Quick Thinking

It's been three years since Undimensioned and Unseen came out, and Quick Thinking has had plenty of time to cement itself as a strong piece in the Rogue suite of action efficiency. Let's look at why this card is so great, and where it truly shines.

Assuming the relevant skill test succeeds by 2 or more, you trade one card (Quick Thinking) for an extra action. This is at minimum a fair trade because you can always spend an action to draw a card, and plenty of card effects allow a better rate of card draw, and you get one free every upkeep too. This trade can be powerful though because there are some turns where actions are more valuable than others. Some turns (hopefully not too many!) you idly draw cards waiting for something you can contribute to the Act, and others every single action counts. The extra action can also be literally anything you want. Seekers might not have to risk a skill test to get a free move out of Shortcut, but with Quick Thinking you can also get in an extra attack against an enemy that needs to be defeated before it can hit back, or investigate again to clear a key location before time runs out - literally whatever you need! Quick Thinking is therefore a great way to put yourself one more step ahead of the game.

So far so good, but now we need a skill test we can succeed by 2 or more, and Quick Thinking itself unfortunately doesn't help much with that with only one wild icon; accounting for that, we need a skill test we were already likely to succeed at by at least 1. Notably it can be another investigator's skill test, but you'll probably want ways to reliably produce these skill tests by yourself. Some investigators do great at this already by having high stat values, such as Tony Morgan with 5 combat and the newly spoiled Winifred Habbamock with 5 agility, but the Rogue card pool is also full of cards to grant opportunities for this.

Suggestion and Lockpicks are both low level assets that repeatedly grant you opportunities to take skill tests at very high values, and not only do they make it easier to succeed by 2 but they reward you for doing so by not depleting uses when you do. Events such as Cheap Shot and Slip Away also allow you to add your stats together and reward you with powerful additional effects should you succeed by at least 2. If any of these cards was already likely to be a part of your deck (particularly the assets for their repeatability), Quick Thinking is likely a great inclusion to grant you increased action output.

Notably, there are plenty more Rogue cards that reward success by an large amounts, and as the synergy stacks up the potential value of Quick Thinking increases too. We already mentioned the value of trading cards for actions; if you want your actions to generate extra cards, Lucky Cigarette Case and Pickpocketing both do exactly that repeatedly, and again incentivise over-succeeding. With enough incentive, you can more than make up for the difficulty of overcomitting resources to pass skill tests by wider margins, turning Quick Thinking's fair trade of a conditional card for an action into a powerful piece in a deck's engine that generates extra actions seemingly for free.

Finally, no Quick Thinking review would be complete without mentioning Double or Nothing, which turns many of the "succeed by" effects from great tempo plays into crazy combo madness. With current taboos Double or Nothing is more expensive and you can't double two Quick Thinkings at once, making this not quite as powerful as it once was (but this is really a good thing - infinite actions is definitely kind of unfair). Still, Quick Thinking is one of the more powerful and readily available enablers for Double or Nothing duplicating multiple success rewards at once, allowing for explosive 5+ action turns that let you close out objectives in lightning speed, provided you can set this up. The new Daredevil is clearly a fantastic way to do so, provided you're okay risking flipping a Double or Nothing when you might not want to!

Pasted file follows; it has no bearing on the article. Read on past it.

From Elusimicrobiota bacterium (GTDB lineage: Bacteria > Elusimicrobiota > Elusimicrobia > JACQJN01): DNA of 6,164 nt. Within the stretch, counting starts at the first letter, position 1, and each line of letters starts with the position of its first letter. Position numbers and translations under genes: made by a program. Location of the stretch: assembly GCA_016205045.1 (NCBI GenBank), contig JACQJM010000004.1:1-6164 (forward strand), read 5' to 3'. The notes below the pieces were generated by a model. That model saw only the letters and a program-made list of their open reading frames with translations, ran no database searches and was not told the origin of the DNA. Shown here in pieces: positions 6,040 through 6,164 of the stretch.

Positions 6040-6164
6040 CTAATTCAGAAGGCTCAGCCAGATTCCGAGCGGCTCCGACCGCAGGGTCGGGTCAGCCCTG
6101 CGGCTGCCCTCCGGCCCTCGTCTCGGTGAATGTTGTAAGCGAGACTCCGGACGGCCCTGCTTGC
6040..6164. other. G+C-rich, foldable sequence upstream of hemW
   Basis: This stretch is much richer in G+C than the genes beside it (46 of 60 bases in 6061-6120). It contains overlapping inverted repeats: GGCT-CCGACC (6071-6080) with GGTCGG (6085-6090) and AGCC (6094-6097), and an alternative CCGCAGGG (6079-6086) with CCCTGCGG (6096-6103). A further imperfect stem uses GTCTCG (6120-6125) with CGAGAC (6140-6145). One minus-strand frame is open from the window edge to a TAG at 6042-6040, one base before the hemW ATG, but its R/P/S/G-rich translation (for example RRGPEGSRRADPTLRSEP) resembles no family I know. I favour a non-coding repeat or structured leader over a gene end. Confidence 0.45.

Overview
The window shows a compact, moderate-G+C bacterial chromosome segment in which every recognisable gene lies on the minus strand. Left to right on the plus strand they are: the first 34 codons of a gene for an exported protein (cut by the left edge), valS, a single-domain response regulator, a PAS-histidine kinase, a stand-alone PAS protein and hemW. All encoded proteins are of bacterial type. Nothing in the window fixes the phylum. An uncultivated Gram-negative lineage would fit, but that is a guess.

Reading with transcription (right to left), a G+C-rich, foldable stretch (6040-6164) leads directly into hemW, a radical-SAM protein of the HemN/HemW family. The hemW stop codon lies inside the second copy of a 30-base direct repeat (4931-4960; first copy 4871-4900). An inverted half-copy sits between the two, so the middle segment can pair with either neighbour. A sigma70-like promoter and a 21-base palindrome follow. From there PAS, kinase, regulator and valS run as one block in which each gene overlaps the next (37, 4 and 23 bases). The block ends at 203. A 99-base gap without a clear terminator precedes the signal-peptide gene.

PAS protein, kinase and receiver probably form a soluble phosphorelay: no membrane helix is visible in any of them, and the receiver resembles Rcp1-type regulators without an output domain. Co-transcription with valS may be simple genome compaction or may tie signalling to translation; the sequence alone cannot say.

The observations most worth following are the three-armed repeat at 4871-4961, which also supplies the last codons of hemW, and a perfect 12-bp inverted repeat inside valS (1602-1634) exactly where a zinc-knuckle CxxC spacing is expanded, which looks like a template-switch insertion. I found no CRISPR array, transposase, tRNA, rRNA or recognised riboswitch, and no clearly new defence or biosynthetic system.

So: you may want Quick Thinking in your deck any time your investigator is prone to clearing skill tests by wide margins, either from a large base stat or due to deckbuilding specifically for the "succeed by" archetype. You can probably skip it if your investigator is a generalist looking to pass lots of different skill tests; with your resources divided among multiple stats it is less likely you will reliably have what you need to invest to oversucceed.

aeongate · 54
A few other points: Silas can take Quick Thinking, because it's an innate skill, and can conserve it on an unlucky token draw. There are a few cards that grant easy tests that you could play Quick Thinking on, such as Liquid Courage (though most Rogues need to get a high wp team mate to do this test), Stealth, and Feed the Mind (though the last is not in many card pools with QT). I think Stealth (3) deserves particular mention, because it's a fast triggered ability, so you can net an action from it. — Zinjanthropus · 16
Ooh! — Zinjanthropus · 16
Ack! I was going to say you can recur quick thinking with Silas' Elder Sign, very nice! — Zinjanthropus · 16
Scroll of Secrets

Bad combo piece. This card has only value over the level 0 version if you already know what's the top card of your deck or the encounter deck. It'd be amazing with Norman Withers if his text didn't force you to immediately draw every weakness you see on top of the deck. It might still be ok on him.

Otherwise you need effects like Scrying or Alyssa Graham to make this more valuable than the base version, except these cards already do good things on their own. This card does not justify itself over the base version.

Mataza · 8

Basically a version of On the Lam for all Survivors(and not covering the enemy phase). Which isn't the most impressive card in my opinion, and I could easily see this being cheaper on exp. Allows you to drag enemies engaged with you around the map or ignoring them while you do other things on your location. This is a very niche effect so the only question is why.

At least it got nice double pips baa . If you buy it for the pips, check if you don't want Hyperawareness (2) instead.

Mataza · 8
Infighting covers enemy phase only, so you can't drag enemies. — Elvenwhite · 7
Akachi Onyele

I can’t believe there’s still not a great review for this great investigator! So, shall we start?

Her stats add up to 13 when the average between investigators is 12, so we’re good from the get go. Let’s now take a close up to them:

5 she’s a powerhouse even in her own class! The class that makes every single test a willpower test and is so easy to level it up via some of the staple cards like Holy Rosary, David Renfield, St. Hubert's Key or Fearless.